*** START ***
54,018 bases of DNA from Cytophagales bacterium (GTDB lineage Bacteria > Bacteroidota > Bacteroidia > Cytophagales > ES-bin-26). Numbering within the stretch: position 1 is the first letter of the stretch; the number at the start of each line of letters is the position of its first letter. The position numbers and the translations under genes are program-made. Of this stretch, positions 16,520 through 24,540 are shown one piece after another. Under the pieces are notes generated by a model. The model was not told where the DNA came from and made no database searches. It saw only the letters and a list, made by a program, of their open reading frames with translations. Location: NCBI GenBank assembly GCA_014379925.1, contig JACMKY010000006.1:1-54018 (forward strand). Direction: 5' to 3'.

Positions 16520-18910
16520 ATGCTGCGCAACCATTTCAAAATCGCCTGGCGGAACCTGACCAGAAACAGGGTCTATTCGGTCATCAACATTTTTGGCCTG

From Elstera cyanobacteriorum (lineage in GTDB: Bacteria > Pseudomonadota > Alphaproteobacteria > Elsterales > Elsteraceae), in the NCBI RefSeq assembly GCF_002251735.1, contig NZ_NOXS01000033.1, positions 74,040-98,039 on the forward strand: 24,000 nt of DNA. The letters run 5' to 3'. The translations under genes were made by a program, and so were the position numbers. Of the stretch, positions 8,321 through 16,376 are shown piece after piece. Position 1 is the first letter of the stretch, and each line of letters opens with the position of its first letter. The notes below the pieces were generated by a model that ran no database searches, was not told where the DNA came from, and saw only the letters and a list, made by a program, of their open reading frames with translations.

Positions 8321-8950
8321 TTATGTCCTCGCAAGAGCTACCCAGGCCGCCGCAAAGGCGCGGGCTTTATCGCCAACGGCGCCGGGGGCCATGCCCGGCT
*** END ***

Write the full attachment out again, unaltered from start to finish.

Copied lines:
54,018 bases of DNA from Cytophagales bacterium (GTDB lineage Bacteria > Bacteroidota > Bacteroidia > Cytophagales > ES-bin-26). Numbering within the stretch: position 1 is the first letter of the stretch; the number at the start of each line of letters is the position of its first letter. The position numbers and the translations under genes are program-made. Of this stretch, positions 16,520 through 24,540 are shown one piece after another. Under the pieces are notes generated by a model. The model was not told where the DNA came from and made no database searches. It saw only the letters and a list, made by a program, of their open reading frames with translations. Location: NCBI GenBank assembly GCA_014379925.1, contig JACMKY010000006.1:1-54018 (forward strand). Direction: 5' to 3'.

Positions 16520-18910
16520 ATGCTGCGCAACCATTTCAAAATCGCCTGGCGGAACCTGACCAGAAACAGGGTCTATTCGGTCATCAACATTTTTGGCCTG

From Elstera cyanobacteriorum (lineage in GTDB: Bacteria > Pseudomonadota > Alphaproteobacteria > Elsterales > Elsteraceae), in the NCBI RefSeq assembly GCF_002251735.1, contig NZ_NOXS01000033.1, positions 74,040-98,039 on the forward strand: 24,000 nt of DNA. The letters run 5' to 3'. The translations under genes were made by a program, and so were the position numbers. Of the stretch, positions 8,321 through 16,376 are shown piece after piece. Position 1 is the first letter of the stretch, and each line of letters opens with the position of its first letter. The notes below the pieces were generated by a model that ran no database searches, was not told where the DNA came from, and saw only the letters and a list, made by a program, of their open reading frames with translations.

Positions 8321-8950
8321 TTATGTCCTCGCAAGAGCTACCCAGGCCGCCGCAAAGGCGCGGGCTTTATCGCCAACGGCGCCGGGGGCCATGCCCGGCT